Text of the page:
However, some experts believe that the Bush Administration has chosen to up the ante more than events would strictly require.
"We started out with reasonably limited objectives: prevent an invasion of Saudi Arabia, maybe pressure Saddam Hussein to give up Kuwait. But now, suddenly, the objectives have just gone out of sight--they've escalated dramatically," says David Aaron, who served on the National Security Council staff in the Jimmy Carter Administration. "In a few sentences, in a few speeches, George Bush has escalated American objectives in the gulf beyond our capabilities short of a major war."
To scale back these objectives, Aaron said, "the President now has to walk back the cat and do a deal with Hitler, and that would be incredibly difficult politically."
There is another reason that the goals for the U.S. troops seem to be growing. Two weeks ago, the consensus of U.S. officials and experts was that over the long run, Hussein gradually would be undermined and defeated by the economic embargo against him.
Because the United States and the Soviet Union stand together, and because so many other nations are participating in the U.N.-sanctioned trade embargo against Iraq, the argument went, the international sanctions will succeed. As a result, even when the President dispatched the U.S. troops, he said they are there only to defend the Saudis, and not to drive Iraqi troops from Kuwait.
Initial confidence about winning a months-long test of nerves against Iraq seems to be eroding. "Time is not on our side," Kissinger said. Several U.S. officials have privately voiced the same fear.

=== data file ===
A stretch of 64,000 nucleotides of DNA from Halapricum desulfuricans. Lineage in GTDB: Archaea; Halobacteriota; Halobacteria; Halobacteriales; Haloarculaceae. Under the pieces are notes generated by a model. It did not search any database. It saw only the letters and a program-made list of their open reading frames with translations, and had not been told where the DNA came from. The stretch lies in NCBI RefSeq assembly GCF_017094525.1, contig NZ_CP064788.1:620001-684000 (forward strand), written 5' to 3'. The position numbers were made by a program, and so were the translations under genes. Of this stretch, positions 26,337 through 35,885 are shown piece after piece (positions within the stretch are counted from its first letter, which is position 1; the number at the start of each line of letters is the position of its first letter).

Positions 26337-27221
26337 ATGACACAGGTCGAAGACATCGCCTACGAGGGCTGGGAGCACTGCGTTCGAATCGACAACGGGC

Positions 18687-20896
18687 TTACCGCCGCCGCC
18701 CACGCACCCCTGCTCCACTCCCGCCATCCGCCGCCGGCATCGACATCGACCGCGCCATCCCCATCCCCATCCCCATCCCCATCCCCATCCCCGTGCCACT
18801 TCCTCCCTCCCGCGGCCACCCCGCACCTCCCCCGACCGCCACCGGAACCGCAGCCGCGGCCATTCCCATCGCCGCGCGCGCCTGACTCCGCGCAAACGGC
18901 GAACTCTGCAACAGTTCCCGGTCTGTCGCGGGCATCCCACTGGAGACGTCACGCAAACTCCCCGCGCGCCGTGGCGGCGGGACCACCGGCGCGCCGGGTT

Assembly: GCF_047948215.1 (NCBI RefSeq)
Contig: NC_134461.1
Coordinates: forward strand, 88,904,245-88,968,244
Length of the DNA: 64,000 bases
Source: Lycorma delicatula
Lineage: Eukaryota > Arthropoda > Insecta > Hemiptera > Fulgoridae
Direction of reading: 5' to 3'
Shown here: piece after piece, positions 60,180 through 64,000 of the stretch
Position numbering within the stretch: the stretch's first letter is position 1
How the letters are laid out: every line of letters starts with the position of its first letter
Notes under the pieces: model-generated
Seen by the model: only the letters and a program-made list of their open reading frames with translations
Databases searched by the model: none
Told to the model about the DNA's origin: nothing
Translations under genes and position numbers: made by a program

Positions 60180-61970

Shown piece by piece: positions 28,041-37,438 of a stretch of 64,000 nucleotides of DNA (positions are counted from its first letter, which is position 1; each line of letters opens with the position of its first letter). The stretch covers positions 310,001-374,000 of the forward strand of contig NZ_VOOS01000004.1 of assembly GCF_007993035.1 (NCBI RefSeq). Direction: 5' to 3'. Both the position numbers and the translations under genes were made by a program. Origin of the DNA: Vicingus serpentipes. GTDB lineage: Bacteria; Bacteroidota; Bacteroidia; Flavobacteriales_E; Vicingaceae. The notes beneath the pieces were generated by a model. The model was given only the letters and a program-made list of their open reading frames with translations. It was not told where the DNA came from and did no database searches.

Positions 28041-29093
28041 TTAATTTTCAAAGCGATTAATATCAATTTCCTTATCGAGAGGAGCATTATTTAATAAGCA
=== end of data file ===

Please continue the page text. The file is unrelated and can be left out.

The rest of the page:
Critics said one problem is that not all of the objectives--defending Saudi Arabia, freeing Kuwait, overthrowing Hussein, ending Iraq's chemical-weapons capacity--can be achieved in the same way or at the same time. For example, Iraq's armed forces will not turn against Hussein if they believe the United States intends to cripple Iraqi military power.
In some ways, the current situation is comparable to that in Panama, where for a time the Reagan and Bush administrations tried unsuccessfully to apply enough economic pressure to induce the armed forces to overthrow Manuel A. Noriega. In the end, the United States resorted to military action after finding that this tactic would not work.
Some experts also question whether the United States should try to oust the Iraqi leader. Overthrowing Hussein "doesn't accomplish very much," said Henry Schuler of the Center for Strategic and International Studies. "There'll be another Hussein. The problem is the region and the inherent instability."
"It's like saying all you had to do to end World War II was to assassinate Hitler," Cordesman observed. "History has shown us that would not have solved the problem of the Nazi regime. Just as there were many potential Nazi leaders after Hitler, there are many potential Baath (Party) leaders after Saddam Hussein."
Sonnenfeldt said the question of whether the United States should aim to overthrow Hussein or lay waste to Iraq's military capability remains "a controversial issue" among foreign policy experts.
However, he said he believes the United States will attempt to achieve these objectives if attacked by Iraq.